I have been to Africa a number of times and always gravitate towards the sub-Saharan eastern part of the continent. One of the greatest thrills on the planet is to be on a big game safari in Africa. The wildlife is prolific at times from parts of Kenya down through South Africa but especially in the Serengeti – with herds of wildebeest, plenty of giraffe, elephants and other rarer sightings.
But until now, a visit to see gorillas in the wild has eluded me.
I am hoping 2020 will be the year I finally visit Uganda for a Uganda safari curated by the reputable Uganda based African Jungle Adventures. Uganda, along with Rwanda and the Democratic Republic of Congo are three of the most popular countries on the planet for gorilla safaris. Seeing gorillas up close in the wild has been at the top or near the top of my bucket list for years.
There are numerous ways to get to this part of Africa. During my previous trips to Africa, depending on my departure location I typically make one connection often in London or select other big cities in Europe or sometimes through the Middle East (Dubai being a popular connection point). Johannesburg is the rare airport that offers non stop flights to every continent on the planet other then Antarctica. From here one can find shorter flights up to either Kigali, Rwanda or Kampala, Uganda.
Because from the USA, flights are so long to Africa – I often try to spend a few days in a ‘connection’ city before continuing.
Which Country to Visit?
A select number of African countries are home to either mountain or lowland gorillas or both. The primary habitats in the most popular countries for gorilla trekking are in Uganda’s Bwindi Forest National Park and Mgahinga Gorilla National Park, Volcanoes National Park in Rwanda and Virunga National Park in the Democratic Republic of the Congo.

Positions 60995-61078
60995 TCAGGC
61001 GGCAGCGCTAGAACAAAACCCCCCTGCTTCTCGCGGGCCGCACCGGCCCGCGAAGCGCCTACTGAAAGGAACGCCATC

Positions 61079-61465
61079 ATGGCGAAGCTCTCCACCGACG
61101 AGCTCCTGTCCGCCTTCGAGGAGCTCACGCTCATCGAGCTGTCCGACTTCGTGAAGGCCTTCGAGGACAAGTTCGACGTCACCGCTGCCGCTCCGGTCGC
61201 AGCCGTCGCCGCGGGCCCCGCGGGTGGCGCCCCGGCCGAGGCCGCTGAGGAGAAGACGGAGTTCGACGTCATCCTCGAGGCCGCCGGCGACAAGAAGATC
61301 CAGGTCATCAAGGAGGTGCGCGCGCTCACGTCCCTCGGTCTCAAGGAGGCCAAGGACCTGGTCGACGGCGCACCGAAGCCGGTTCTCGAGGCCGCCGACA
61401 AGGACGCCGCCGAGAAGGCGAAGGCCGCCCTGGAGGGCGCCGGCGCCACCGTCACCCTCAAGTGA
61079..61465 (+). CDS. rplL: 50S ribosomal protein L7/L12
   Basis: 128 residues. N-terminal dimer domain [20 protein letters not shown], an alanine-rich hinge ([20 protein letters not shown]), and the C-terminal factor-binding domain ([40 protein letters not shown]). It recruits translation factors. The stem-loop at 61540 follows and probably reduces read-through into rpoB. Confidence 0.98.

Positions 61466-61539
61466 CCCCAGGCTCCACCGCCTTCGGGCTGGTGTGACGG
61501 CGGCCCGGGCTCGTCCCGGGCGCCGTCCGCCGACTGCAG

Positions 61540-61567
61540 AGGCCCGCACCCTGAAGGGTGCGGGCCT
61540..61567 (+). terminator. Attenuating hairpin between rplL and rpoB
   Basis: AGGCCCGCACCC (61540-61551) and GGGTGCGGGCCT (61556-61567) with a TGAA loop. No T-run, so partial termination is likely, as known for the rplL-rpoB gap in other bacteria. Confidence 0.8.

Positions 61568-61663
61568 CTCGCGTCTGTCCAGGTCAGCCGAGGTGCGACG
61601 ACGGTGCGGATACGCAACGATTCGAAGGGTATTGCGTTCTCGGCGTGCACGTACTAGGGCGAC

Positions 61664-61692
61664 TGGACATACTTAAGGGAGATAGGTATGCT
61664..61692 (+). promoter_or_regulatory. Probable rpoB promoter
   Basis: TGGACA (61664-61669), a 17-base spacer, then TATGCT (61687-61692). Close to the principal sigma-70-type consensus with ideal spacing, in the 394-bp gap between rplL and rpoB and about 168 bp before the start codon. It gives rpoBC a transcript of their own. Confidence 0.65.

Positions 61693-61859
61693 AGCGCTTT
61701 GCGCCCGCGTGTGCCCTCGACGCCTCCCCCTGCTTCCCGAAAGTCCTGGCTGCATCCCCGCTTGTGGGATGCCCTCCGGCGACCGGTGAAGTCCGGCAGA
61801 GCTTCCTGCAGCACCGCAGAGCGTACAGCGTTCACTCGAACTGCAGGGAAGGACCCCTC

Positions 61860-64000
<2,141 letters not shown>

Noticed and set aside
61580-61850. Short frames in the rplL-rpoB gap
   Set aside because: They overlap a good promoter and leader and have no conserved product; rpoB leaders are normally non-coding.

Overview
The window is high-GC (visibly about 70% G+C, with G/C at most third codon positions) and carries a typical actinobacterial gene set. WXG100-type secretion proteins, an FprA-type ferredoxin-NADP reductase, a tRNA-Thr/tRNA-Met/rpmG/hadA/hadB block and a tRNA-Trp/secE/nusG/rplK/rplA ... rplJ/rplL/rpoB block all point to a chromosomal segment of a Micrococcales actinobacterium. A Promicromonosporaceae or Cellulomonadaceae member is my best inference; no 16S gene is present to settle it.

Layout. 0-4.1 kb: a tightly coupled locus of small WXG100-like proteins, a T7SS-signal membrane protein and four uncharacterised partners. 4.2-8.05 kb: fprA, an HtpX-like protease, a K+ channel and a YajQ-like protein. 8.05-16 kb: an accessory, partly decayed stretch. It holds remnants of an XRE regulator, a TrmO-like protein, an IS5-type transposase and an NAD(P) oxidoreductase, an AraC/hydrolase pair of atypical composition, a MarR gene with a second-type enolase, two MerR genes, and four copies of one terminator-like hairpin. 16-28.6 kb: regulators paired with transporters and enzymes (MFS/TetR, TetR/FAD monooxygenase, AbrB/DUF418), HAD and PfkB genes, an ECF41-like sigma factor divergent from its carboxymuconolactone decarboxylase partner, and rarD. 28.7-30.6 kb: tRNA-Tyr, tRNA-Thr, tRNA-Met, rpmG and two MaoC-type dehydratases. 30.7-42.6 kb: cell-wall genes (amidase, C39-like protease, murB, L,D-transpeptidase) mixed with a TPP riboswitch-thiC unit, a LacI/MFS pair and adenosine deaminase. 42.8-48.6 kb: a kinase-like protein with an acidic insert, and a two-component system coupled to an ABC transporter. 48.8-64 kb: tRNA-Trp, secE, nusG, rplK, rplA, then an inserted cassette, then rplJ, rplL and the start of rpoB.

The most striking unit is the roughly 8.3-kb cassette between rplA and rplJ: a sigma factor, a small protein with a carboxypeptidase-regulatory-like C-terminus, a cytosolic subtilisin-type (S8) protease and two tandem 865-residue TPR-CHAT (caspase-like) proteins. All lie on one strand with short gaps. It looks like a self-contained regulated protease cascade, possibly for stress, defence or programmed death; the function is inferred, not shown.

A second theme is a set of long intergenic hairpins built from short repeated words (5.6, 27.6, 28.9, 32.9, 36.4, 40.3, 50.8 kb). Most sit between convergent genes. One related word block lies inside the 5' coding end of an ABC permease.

But other types of gorillas also live in Angola, Congo, Central African Republic, Equatorial Guinea, Gabon, Malawi and Nigeria.
And it is important to also take into consideration the time of the year to visit. Dry seasons generally last from the middle of December to early February and again from June to September
Arguably, this is the most popular of these three countries for gorilla trekking based on the countries’ preservation efforts and the ease of access from Kigali. The permits are priced higher than neighboring countries; the price actually doubled in 2017 in efforts to reduce impacts on the gorilla’s habitat. And in addition only 80 coveted permits are issued daily.
Part of the revenue collected supports the local community including schools and health clinics. More then 30 hotels including a number of luxury lodges cater to those seeking to see the gorillas are located near Volcanoes National Park. This 16 Days Uganda Rwanda safari would be epic!
The country offers two national parks for gorilla trekking but logistics can be more complicated and travel distances are are a bit further then in Rwanda. And trekking is not for out of shape couch travelers – as elevation gains are significant. But the permit fees are significantly lower then Rwanda.
Because of the longer times needed for treks in Uganda I’ve seen most people recommend at least 5 days minimum for the trekking and perhaps a few more days to tack on visits to other Uganda attractions like Murchison Falls and the Nile River.
Democratic Republic of Congo
It is estimated that of the 800 mountain gorillas still living in the wild, 300 of them live in the DRC.
This is perhaps the most challenging of the three countries to visit based on poor roads and logistics of reaching the gorilla habitats. Formerly called Zaire, it is also the second largest country on the entire continent. But of the three countries, the cost of the permit is by far the lowest. And I’ve read that during the rainy season, the cost drops by half.
There are numerous aspects to consider when visiting any of these countries for gorilla trekking, especially logistics, visas and costs – I am leaning towards Uganda but when I’m in this part of the world, I fully intend to visit Rwanda and the Democratic Republic of Congo as well. Stay posted!
Have you been fortunate to see gorillas in the wild? Drop us a note below.